"The result was disastrous for our group, Iraqi LGBT. Some of our members were arrested by Syrian police in Damascas in (which city). With the help of a local lawyer, Iraqi LGBT managed to get these people released. However one of them was later to be deported back to Iraq."

Iraqi LGBT has experienced other difficulties in coordinating activities with Heartland Alliance. Another grant of $10,000 meant for Iraqi LGBT came to the group from the Elisabeth Morse Genius Charitable Trust, based in Chicago. Botham gave them a budget of how to allocate this money.

However communications broke down with the Heartland Alliance's representative when it was claimed that the last transfer of $4,000 had never been received by our sources in Iraq. Says Botham: “This underlines the perils of where we are working and who we are working with."

"Iraqi LGBT has supported another nine Iraqi refugees in Syria, as well as a safe house in Iraq and has had to spend money on freeing people from custody. Obviously in such situations one doesn't get a receipt."

"Between 1 June 2008 to 31 May 2009, the Polis supported project represented one sixth of the group's expenditure. Just under a quarter of the group's funding actually came from the group's founder, Ali Hili, his family and his partner."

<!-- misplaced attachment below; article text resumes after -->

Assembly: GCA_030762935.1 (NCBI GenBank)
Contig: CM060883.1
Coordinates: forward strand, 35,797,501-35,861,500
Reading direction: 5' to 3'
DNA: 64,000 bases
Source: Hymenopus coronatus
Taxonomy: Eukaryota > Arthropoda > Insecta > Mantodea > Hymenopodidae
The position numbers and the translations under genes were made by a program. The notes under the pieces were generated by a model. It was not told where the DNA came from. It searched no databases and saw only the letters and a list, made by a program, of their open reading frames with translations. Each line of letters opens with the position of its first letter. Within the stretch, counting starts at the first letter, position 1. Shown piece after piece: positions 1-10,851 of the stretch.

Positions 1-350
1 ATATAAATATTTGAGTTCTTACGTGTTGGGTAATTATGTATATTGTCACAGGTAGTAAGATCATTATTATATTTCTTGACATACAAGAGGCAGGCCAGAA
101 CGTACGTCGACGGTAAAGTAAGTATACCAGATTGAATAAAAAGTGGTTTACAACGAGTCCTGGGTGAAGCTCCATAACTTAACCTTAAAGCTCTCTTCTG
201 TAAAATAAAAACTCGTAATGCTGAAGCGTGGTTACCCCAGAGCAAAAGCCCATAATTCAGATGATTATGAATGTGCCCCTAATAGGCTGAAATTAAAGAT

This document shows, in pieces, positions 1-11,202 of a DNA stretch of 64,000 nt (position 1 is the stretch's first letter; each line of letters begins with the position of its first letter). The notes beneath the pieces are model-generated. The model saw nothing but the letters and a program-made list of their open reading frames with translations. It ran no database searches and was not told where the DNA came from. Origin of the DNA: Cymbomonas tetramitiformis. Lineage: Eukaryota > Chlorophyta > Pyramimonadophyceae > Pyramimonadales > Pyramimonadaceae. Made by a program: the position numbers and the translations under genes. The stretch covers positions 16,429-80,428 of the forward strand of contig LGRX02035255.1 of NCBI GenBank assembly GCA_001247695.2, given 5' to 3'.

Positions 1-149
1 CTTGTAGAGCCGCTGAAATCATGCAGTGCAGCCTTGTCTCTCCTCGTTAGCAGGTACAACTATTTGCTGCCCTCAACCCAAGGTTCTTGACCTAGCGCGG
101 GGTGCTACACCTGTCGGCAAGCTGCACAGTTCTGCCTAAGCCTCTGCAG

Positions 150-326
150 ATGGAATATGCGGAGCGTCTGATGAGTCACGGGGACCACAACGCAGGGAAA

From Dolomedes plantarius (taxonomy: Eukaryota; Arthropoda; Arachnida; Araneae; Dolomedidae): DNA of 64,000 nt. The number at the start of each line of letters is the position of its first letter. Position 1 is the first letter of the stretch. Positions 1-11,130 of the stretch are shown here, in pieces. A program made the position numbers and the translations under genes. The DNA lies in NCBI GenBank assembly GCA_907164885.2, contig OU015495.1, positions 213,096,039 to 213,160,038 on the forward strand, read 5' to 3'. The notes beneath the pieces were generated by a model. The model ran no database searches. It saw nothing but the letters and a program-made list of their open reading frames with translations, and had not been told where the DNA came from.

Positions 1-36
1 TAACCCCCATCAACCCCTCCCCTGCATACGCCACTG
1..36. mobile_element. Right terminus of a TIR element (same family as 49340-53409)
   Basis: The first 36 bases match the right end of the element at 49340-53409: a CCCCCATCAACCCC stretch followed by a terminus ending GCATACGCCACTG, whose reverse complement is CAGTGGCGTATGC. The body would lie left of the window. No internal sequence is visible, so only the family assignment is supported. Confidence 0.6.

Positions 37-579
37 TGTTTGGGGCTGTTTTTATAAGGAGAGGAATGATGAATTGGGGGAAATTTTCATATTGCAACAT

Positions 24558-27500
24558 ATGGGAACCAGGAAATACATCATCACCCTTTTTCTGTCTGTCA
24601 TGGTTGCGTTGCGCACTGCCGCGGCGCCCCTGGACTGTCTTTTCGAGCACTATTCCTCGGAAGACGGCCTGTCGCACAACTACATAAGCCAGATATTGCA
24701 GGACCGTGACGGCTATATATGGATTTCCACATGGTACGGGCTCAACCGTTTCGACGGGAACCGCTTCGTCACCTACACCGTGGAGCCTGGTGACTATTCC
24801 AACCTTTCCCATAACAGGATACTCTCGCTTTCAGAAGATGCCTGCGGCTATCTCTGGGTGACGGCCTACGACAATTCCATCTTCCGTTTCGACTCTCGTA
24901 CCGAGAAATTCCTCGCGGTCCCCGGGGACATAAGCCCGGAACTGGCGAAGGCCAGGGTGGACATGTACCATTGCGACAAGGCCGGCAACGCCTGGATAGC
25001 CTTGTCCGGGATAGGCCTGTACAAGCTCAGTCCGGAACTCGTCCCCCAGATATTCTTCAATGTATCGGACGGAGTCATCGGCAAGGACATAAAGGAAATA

Iraqi LGBT Chair Ali Hilli added: "We are confident that the charitable status will be accepted and will be a great help for the group. As we have been reporting for several years now, our people in Iraq are being killed and we desperately need more financial support to save them and where necessary move them out of Iraq."

"This work is dangerous and threatening. Even in London I am under real threat and have been forced to move as a result."

Donations for Iraqi LGBT can be made via PayPal. See the group's website at for details.


Syria underground Railroad Project

Covering the period from 1 June 2008 to 31 May 2009

Figures in US dollars

Total funding received from Heartland Alliance $15,520

Telephone cards and other means of communication $413
Basic food and supplies $486
Travel costs including passports and visa’s(for 5 people, from Bagdad to Damascus by road) $3,000
Legal fees(to prevent an individual from being imprisoned in Iraq) $4,000
Rent (Damascus) $7,000
Transportation costs (inside Syria to move nine Iraqi LGBT refugees when necessary
to another safe house) $413
Other costs $208
Total $15,218
Balance left $2

Iraqi LGBT expenditure in Syria

In addition to the funding received from Heartland Alliance, Iraqi LGBT from its own resources has supported another nine Iraqi LGBT refugees who had already made there own way to Syria.

The Heartland Alliance would not allow us to include the cost of transferring the money as part of their donation. We paid for it ourselves and we have therefore listed this bank fee under our own expenditure

Figures in pounds sterling

Covering the period from 1 June 2008 – 31 May 2009
Rent, food and other amenities like electricity (For two safe houses including any bribes paid.) £8,731
Communication (mobile phones, phone cards, internet etc) £95
Bank charges £415
Total £9,241